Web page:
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We’ve come a long way, but we’re not there yet …

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Photos © by Bud Korotzer, Commentary by Chippy Dee

Marching through the streets …

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At Grand Central …

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THE ZIONISATION OF MLK? …. NOT QUITE!

Based on this one quote …

Best they look at the whole picture to see the truth …

King canceled a planned trip to Israel in September 1967 in part because of political misgivings over the annexation of Jerusalem. He reportedly told his aides in a telephone call:

[“I’d run into the situation where I’m damned if I say this and I’m damned if I say that no matter what I’d say, and I’ve already faced enough criticism including pro-Arab.  I just think that if I go, the Arab world, and of course Africa and Asia for that matter, would interpret this as endorsing everything that Israel has done, and I do have questions of doubt…  Most of it [the pilgrimage] would be Jerusalem and they [the Israelis] have annexed Jerusalem, and any way you say it they don’t plan to give it up…  I frankly have to admit that my instincts – and when I follow my instincts so to speak I’m usually right – I just think that this would be a great mistake. I don’t think I could come out unscathed”]

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Wall picture from NYC2Palestine on Facebook

Wall picture from NYC2Palestine on Facebook

On MLK Day, lots of folks are talking Palestine

It’s nighttime now on Martin Luther King Jr. Day, but the day has not gone by without a lot of folks talking and thinking about Palestine.

USA Today has a big piece on how King’s legacy is being carried on today in the U.S. by leaders of #BlackLivesMatter, including Phillip Agnew of Dream Defenders (which was founded after the killing of Trayvon Martin in 2012). Reporter Rick Hampson notes one of King’s strengths, and Agnew’s:

  • The internationalist. His ability to elicit support from abroad – and shame Americans with segregation’s inherent contradictions — resonates with Agnew, who recently traveled to Palestine with other activists.

Dream Defenders lately held an action in Nazareth.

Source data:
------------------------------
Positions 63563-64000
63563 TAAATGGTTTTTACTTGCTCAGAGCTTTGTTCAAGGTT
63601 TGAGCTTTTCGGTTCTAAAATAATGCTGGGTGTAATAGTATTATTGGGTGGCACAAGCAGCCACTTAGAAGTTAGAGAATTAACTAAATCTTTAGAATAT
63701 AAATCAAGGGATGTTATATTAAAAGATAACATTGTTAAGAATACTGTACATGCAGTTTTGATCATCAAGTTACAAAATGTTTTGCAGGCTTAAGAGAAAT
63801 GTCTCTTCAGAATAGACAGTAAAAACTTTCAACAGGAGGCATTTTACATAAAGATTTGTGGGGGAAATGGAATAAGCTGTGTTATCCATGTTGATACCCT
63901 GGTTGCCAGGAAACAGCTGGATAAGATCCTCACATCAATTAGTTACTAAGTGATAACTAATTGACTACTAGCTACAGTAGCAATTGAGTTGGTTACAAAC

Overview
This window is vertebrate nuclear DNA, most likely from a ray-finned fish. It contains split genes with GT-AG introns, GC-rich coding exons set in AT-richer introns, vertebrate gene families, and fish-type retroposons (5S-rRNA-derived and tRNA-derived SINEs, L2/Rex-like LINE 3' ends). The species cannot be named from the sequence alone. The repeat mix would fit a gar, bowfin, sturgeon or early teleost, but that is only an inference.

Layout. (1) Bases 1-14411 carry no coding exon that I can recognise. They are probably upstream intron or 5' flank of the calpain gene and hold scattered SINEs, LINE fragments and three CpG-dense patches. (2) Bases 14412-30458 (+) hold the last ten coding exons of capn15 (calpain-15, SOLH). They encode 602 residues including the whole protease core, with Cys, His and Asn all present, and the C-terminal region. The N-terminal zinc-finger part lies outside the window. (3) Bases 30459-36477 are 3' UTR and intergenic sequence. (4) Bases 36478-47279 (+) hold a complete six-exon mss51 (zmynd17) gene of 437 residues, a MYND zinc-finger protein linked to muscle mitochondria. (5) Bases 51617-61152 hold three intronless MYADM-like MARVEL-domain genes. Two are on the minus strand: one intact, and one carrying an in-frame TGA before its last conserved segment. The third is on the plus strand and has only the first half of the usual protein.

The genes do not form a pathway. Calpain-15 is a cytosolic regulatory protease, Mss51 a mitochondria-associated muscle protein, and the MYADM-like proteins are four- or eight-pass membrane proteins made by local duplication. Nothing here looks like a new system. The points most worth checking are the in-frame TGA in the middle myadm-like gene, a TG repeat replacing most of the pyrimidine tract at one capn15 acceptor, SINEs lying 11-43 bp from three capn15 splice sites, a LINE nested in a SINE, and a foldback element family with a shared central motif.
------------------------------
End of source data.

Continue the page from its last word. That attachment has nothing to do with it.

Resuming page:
Speaking of King’s internationalism, Jamil Dakwar writes:

“If you wonder what #MLK’s position on #BDS would be read this newly found 1964 London speech.”

BDS is of course the international movement for boycott, divestment and sanctions of Israel. Dakwar links to this speech reported on DemocracyNow today in which King addressed racial injustice at home and abroad in 1964 and called for boycotting South Africa:

Our responsibility—our responsibility presents us with a unique opportunity: We can join in the one form of nonviolent action that could bring freedom and justice to South Africa, the action which African leaders have appealed for, in a massive movement for economic sanctions. In a world living under the appalling shadow of nuclear weapons, do we not recognize the need to perfect the use of economic pressures? Why is trade regarded by all nations and all ideologies as sacred? Why does our government and your government in Britain refuse to intervene effectively now, as if only when there is a bloodbath in South Africa—or a Korea or a Vietnam—will they recognize a crisis? If the United Kingdom and the United States decided tomorrow morning not to buy South African goods, not to buy South African gold, to put an embargo on oil, if our investors and capitalists would withdraw their support for that racial tyranny that we find there, then apartheid would be brought to an end. Then the majority of South Africans of all races could at last build the shared society they desire.